On those occasions when you’d like to learn something in twenty minutes, and also be challenged and entertained, you can hardly do better than to read Rebecca Solnit, Eva Brann, Joseph Epstein, or another of a handful of contemporary essayists on everyone’s A-list. For that matter, look back over the past hundred years to names like Orwell, Borges, Pritchett, and, more recently, James Baldwin, Susan Sontag, and Edward Hoagland, and marvel at culture-altering, shift-causing works of intellectual art, intimate explorations of self, and a style of power writing that will make your head wobble.
Why, you might ask, are some of the world’s best and smartest committed to essays? Hard to pinpoint, of course, but based on the personal, twinkle-in-the-eye tone adopted by most of the aforementioned and other masters of the craft, it seems the writers view the work as sport, as if they’re set on having a little fun.
Since Michel de Montaigne invented the discipline in 1680 or so, essayists have chosen to write in a familiar, introspective style. And as the discipline developed, especially in England, the genial humility of the writers was viewed as authentic and likable, endearing to readers.
Phyllis Rose tagged Montaigne a “verbal riff” master, the “father of jazz,” the first to make art “by letting one thing lead to another.” And like jazz, the brilliant moments in an essay arrive at that point of connection between topics. Suddenly, we’re off in a wildly different direction, and the writer seems delighted, as if he’s along for this train-off-the-tracks experience, as well.
The great essayists are miracle workers because of their huge reservoir of worldly knowledge, the ability to ponder any number of compelling ideas at once, and the writing chops to wander from subject to unlikely subject—sandwiched around a whimsical anecdote—in a fluid waltz of words while making it all seem incidental, a simple two-step.
“For a writer like Rebecca Solnit, it is impossible to walk through a pitch dark labyrinth in Iceland without thinking of Athena hacking her way out of Zeus’s head, labias, certain Christians who believe the Virgin Mary conceived through her ear, and this mesmerizing passage: ‘Darkness is amorous, the darkness of passion, of your own unknowns rising to the surface, the darkness of interiors, and perhaps part of what makes pornography so pornographic is the glaring light in which it transpires, that and the lack of actual touch, the substitution of eyes for skin, of seeing for touching.’”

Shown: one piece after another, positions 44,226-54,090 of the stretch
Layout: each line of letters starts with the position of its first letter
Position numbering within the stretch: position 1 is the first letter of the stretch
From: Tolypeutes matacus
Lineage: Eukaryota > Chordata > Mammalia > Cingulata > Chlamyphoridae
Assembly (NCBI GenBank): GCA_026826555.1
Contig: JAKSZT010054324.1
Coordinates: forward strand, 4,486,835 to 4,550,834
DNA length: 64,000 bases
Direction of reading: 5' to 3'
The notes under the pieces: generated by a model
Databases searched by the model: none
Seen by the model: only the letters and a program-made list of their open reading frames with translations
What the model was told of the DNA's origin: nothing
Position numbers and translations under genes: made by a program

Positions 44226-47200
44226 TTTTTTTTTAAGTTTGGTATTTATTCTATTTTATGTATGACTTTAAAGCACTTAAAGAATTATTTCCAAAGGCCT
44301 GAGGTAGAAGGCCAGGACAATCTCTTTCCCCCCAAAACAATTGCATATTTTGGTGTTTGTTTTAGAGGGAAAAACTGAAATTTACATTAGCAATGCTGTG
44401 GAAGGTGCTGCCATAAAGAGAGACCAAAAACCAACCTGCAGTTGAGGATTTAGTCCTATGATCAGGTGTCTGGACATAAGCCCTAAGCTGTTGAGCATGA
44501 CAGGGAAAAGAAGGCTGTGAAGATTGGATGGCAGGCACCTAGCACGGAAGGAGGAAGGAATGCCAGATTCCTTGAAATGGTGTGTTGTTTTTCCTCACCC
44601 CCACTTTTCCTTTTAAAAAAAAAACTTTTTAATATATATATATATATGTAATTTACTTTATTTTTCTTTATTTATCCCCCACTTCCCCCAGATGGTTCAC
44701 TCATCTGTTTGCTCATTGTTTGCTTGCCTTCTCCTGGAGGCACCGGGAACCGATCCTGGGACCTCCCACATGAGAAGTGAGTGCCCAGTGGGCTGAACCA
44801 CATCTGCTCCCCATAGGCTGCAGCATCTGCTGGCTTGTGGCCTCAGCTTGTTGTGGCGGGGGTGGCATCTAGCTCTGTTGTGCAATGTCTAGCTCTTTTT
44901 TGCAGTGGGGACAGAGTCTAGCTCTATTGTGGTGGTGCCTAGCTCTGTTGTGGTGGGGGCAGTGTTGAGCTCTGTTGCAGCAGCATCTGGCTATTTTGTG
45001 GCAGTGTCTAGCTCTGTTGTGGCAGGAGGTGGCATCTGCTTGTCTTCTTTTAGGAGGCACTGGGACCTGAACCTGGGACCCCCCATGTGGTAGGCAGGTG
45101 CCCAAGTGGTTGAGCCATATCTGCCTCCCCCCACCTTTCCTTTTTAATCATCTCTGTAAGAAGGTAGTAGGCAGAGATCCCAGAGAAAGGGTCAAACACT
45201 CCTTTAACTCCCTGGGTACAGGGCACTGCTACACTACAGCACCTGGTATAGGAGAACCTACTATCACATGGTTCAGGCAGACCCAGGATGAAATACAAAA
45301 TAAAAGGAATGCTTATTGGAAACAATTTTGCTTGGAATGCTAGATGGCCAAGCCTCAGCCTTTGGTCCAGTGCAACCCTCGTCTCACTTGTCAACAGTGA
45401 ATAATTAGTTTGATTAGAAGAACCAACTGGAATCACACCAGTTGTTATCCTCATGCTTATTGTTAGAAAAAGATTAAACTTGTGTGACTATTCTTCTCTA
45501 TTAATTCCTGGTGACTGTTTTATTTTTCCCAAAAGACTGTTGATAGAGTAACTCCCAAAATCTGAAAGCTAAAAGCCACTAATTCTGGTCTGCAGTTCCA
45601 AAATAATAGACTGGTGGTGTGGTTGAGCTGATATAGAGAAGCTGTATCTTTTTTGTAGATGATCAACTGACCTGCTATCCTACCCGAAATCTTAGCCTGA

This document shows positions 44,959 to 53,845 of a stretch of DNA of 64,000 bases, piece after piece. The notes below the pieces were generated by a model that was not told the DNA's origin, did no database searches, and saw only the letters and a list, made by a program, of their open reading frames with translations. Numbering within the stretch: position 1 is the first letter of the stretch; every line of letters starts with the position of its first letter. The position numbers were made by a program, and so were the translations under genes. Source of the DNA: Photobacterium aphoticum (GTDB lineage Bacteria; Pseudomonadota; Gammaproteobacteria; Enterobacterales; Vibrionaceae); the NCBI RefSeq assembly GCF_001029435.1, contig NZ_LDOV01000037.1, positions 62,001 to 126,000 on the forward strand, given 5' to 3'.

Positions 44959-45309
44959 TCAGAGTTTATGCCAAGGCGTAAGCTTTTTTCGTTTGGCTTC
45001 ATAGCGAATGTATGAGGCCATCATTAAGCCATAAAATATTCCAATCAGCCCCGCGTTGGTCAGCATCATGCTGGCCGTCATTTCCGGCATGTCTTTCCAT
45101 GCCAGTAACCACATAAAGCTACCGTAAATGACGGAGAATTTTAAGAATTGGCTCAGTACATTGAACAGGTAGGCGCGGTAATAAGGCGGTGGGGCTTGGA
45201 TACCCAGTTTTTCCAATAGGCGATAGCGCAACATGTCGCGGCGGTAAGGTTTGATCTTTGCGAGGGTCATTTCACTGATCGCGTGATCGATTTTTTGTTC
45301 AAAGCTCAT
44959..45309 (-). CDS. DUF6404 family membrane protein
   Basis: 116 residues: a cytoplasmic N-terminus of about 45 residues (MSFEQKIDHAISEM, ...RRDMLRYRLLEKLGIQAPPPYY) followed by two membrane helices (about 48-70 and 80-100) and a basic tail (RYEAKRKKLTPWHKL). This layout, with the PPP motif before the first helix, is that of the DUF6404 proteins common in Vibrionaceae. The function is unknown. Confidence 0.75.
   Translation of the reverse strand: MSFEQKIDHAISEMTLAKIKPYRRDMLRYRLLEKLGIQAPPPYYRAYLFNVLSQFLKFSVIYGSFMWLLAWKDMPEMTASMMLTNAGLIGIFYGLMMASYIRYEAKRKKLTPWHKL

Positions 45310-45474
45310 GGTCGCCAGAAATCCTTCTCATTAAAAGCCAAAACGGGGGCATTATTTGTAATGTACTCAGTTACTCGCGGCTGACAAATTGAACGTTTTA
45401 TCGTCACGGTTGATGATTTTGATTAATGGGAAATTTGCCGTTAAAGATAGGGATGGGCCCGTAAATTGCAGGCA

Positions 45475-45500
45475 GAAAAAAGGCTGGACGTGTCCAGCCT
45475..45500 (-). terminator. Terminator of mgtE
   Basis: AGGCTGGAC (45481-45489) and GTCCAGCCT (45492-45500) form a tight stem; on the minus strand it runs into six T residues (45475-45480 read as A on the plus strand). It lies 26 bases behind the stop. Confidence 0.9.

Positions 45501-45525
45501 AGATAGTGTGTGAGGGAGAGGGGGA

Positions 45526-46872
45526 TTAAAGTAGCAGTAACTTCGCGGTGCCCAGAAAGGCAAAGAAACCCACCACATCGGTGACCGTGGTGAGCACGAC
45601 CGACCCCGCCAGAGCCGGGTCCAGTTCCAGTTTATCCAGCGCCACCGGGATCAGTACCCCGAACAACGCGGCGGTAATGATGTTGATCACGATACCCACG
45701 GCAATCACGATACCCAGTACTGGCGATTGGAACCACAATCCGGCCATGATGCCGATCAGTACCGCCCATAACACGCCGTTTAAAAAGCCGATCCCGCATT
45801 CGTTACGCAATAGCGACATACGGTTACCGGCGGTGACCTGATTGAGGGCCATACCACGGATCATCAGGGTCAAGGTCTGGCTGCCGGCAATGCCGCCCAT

I wrote that last in a review of Solnit’s The Encyclopedia of Trouble and Spaciousness, a Trinity University Press book, back in October of 2014. She was a new name to me and I was transfixed by the serenity of her voice. She was just so cool and smart. In the main, I read because I want to learn something and Solnit has never disappointed me.
Solnit’s last two collections of essays are Nonstop Metropolis: A New York City Atlas, by the University of California Press, and Hope in the Dark: Untold Histories, Wild Possibilities, by Haymarket Books. The Mother of All Questions: Further Reports from the Feminist Revolutions, also by Haymarket, will be released in March of 2017.
Eva Brann’s Doublethink / Doubletalk: Naturalizing Second Thoughts and Twofold Speech was published in August by Paul Dry Books.
With the news media in disarray, an overwhelming amount of data and information at our fingertips, news feed services that cater to our biases, conspiracy theories and propaganda campaigns rife on the internet, the difficulty of fact checking in what seems to be a post-truth world, we are all left a bit weary and uncertain about the things we thought were solid and fundamental. With its gentle tone and transparency, the essay just may be the ideal format for our time.
Matt Sutherland is Editor in Chief at Foreword Reviews. You can e-mail him at firstname.lastname@example.org.